I’ll let readers decide if we are on the cutting or bleeding edge here. Having received a 6-pack of ZemiSmart new GU10 Smartlamps to test, I installed them in my kitchen where I have a pair of ceiling 3-lamp non-smart fittings and duly replaced the six normal GU10 LED lamps with the new 5W smart lights.
As you will see as this blog develops, the installation turned into a 2-day episode ending with installing Tasmota (free – open source replacement firmware for ESP8266-based switches, sockets, dimmers and Smartbulbs) which as a result resulted in a Tasmota colour-control fix on April 19 and hopefully a minor modification to the Tasmota webUI in the near future – while exposing an issue with the standard cloud-based “Smart Life” offering. Before I get into that, ZemiSmart also have an Amazon link an Alexpress offering.
April-May 2020 I’m betting enough of you have time to read this entry to make it worth the effort, so please comment and hopefully suggest any remaining Tasmota modification to the right people… however at the end of this I had a working installation with Node-Red-Dashboard and Alexa controlwhich will do just fine.
So, a pair of standard 3-lamp fittings, six new smart lights – what could be easier? 5W, 50K hour claimed lifespan, it’s all in the photo above, “Smart Life” App, Alexa, you name it. I put the new lights into the fittings – THEN remembered that to set them up they have to be in SETUP mode – that is, power off-on-off-on-off-on. At this point they flash – but you must install them one at a time (not QUITE so straight-forward when there are three lamps in one fitting – sharing common power) – so – back to the old bulbs.. and ONE new bulb at a time.
Probably better to do this in broad daylight? I loaded up the Smart life APP on my Android phone… I have a free account – I hit the + on the Smart Life main screen to add a new WIFI LAMP. EASY.
The next step was (remember, one at a time) to remove the new lamp and replace with another new lamp ( GU10s tend to be a tight fit and this IS the ceiling – and they get HOT – whoever said LEDs run cool was lying).
And repeat – I did 3 lights this way. THEN it hit me – NOT flicking lights on and off at the wall switch is not intuitive to everyone in the house. By now I could use the Smart Life app to turn the lights on and off, select cool or warm white, change colour and change brightness of individual lamps. LOVELY. I left the lights on bright WARM white almost as if nothing had changed, expecting my wife to be impressed that these lights were slightly more pleasing than before I started interfering in her kitchen.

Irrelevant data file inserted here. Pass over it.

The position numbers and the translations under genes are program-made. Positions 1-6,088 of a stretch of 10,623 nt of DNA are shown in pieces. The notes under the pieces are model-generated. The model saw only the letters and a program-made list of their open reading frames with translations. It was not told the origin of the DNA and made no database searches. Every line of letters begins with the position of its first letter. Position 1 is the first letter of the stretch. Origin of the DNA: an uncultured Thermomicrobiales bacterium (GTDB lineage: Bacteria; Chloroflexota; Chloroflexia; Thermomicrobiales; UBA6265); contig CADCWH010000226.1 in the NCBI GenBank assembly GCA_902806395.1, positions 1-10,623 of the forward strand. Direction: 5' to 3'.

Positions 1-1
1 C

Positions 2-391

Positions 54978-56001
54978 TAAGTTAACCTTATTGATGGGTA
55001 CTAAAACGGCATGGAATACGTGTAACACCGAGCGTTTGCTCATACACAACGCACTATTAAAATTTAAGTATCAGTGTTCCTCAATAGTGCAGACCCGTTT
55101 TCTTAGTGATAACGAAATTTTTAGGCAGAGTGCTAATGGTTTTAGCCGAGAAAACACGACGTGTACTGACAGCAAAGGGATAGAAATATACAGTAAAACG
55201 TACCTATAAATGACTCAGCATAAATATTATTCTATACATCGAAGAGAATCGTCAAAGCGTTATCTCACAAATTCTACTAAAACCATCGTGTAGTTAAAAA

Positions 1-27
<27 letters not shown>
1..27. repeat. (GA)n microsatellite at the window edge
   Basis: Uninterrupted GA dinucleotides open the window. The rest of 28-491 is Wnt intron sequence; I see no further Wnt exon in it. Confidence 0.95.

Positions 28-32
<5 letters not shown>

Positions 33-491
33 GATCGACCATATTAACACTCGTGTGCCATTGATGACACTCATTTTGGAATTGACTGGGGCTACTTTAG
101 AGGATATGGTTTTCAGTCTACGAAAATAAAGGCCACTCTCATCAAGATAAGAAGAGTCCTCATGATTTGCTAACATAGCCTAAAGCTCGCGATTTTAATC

Here’s where I hit a snag… I turned off the lights via the APP, walked away and went to get the other three lights from my home office at the other end of the building.
MEANWHILE, wife notes the lights are off… hits the wall switch – nothing happens. Does that again on and off a couple of times and the new, warm (2300K) super smart lights go into setup mode and immediately default back to horrible, cold (6400k) bathroom white. Credibility SHOT but not for long.
BUT like any good techie I ignored this slight issue until ANOTHER issue came along. 3 Lights in one fitting. 3 lights which must work as one. And how do we perform THAT magic? GROUP MODE of course – NOT easy – I could not figure it out. Maybe I think the wrong way – but for the life of me I could not turn the 3 lights into a group never mind the issue of a group of groups for colour controlling two of these fittings as one, while allowing independent on-off control for each set of three. Overall I decided, as I often do, that Tasmota was the way to go.
This was all early evening April 18, 2020. I took the new RGB lights (£59 a set of six at Amazon) out of the kitchen fittings (Back to square one) and retired into my office and started a DISCORD discussion with my Italian pal Antonio which developed into a full blown discussion with others in the TASMOTA forum.
So, I decided that the standard 3-power-cycles setup mechanism for such lights is not the best idea (10 on-off cycles would be safer, trust me) and you probably already know how I feel about actually relying on cloud services – good until the Internet goes off then how do you control the lights?
Solution? Simple – the free Tasmota firmware… but as it turns out – it wasn’t QUITE so simple…